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General Mills Just Recalled 10 Million Pounds of Flour Over E. Coli Worries

June 1, 2016, 8:48 AM UTC
General Mills Brand Products On the Shelf Ahead of Earnings Figures
General Mills Inc. Gold Medal flour sits on display at a supermarket in Princeton, Illinois, U.S., on Tuesday, Sept. 17, 2013. General Mills, Inc., said net sales rose 8 percent to $4.37 billion. Photographer: Daniel Acker/Bloomberg via Getty Images
Photograph by Daniel Acker—Bloomberg via Getty Images

General Mills on Tuesday issued a voluntary recall of about 10 million pounds of flour, saying it was working with health officials to investigate an outbreak of E. coli that had sickened 38 people in 20 U.S. states.

The bacteria strain behind the outbreak has not been found in any of General Mills’ Gold Medal, Wondra and Signature Kitchens flour or their manufacturing plant, the company said. Consumers have not contacted it directly to report any illnesses, the Minneapolis-based company added.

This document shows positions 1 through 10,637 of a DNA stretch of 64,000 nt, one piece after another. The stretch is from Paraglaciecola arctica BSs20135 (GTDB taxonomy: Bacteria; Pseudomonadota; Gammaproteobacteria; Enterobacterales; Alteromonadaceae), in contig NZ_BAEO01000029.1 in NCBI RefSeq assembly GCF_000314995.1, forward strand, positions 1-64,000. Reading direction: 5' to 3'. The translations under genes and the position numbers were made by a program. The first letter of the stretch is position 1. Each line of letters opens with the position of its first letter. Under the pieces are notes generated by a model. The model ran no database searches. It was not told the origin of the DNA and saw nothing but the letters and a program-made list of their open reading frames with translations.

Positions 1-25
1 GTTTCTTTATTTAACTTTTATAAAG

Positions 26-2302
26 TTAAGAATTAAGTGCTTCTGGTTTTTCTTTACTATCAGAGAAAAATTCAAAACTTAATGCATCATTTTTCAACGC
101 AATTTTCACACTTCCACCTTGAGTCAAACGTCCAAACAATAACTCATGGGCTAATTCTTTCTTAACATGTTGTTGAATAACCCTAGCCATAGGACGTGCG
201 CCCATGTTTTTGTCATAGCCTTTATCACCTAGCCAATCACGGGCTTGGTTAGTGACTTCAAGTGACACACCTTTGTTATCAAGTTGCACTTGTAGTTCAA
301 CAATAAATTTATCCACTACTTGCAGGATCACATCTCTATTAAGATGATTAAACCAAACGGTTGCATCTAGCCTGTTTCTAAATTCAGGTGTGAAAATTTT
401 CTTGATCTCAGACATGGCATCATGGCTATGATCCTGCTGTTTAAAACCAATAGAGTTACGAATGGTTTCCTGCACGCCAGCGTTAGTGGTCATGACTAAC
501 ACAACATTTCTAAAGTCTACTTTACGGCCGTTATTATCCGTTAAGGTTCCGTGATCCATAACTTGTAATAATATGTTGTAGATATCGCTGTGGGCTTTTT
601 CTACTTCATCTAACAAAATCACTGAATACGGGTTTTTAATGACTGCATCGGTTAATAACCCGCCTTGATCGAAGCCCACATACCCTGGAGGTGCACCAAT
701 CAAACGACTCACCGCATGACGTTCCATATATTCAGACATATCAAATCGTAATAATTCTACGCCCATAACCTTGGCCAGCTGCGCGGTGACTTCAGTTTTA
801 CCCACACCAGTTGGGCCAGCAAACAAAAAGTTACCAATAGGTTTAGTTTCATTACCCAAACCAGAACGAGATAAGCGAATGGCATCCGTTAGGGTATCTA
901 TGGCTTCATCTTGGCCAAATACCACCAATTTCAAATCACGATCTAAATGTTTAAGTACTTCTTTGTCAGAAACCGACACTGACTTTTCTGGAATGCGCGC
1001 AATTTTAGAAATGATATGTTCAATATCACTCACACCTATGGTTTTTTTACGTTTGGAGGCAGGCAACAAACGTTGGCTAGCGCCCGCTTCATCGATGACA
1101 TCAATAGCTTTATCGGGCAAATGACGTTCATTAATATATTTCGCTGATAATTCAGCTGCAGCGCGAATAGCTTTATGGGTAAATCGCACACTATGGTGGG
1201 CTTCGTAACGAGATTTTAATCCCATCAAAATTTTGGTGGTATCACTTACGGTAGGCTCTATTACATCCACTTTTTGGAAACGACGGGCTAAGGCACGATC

“Out of an abundance of caution, a voluntary recall is being made,” General Mills (GIS) said.

U.S. and state health authorities are probing an outbreak of E. coli O121 from Dec. 21 to May 3, General Mills said. The potentially deadly strain can cause bloody diarrhea and dehydration, mostly among the elderly, very young children and people with weak immune systems.

The Centers for Disease Control and Prevention found that about half of the 38 sickened people reported cooking with flour before becoming ill, General Mills said. About half of this group reported using a General Mills brand, a company spokesman said in a phone interview.

Additional recall information can be found at


Kashi, owned by General Mills’ rival Kellogg (K), also announced a recall of one variety each of its granola and granola bars on Tuesday.

Kashi said the bars contained ingredients made from sunflower seeds distributed by SunOpta that had the potential to be contaminated with Listeria monocytogenes bacteria.

The bacteria can cause serious and sometimes fatal infections in young children, frail or elderly people, and others with weakened immune systems.

SunOpta this month recalled some of its sunflower kernel products produced at its Crookston, Minnesota facility between Feb. 1 and Feb. 19, citing the potential to be contaminated with listeria.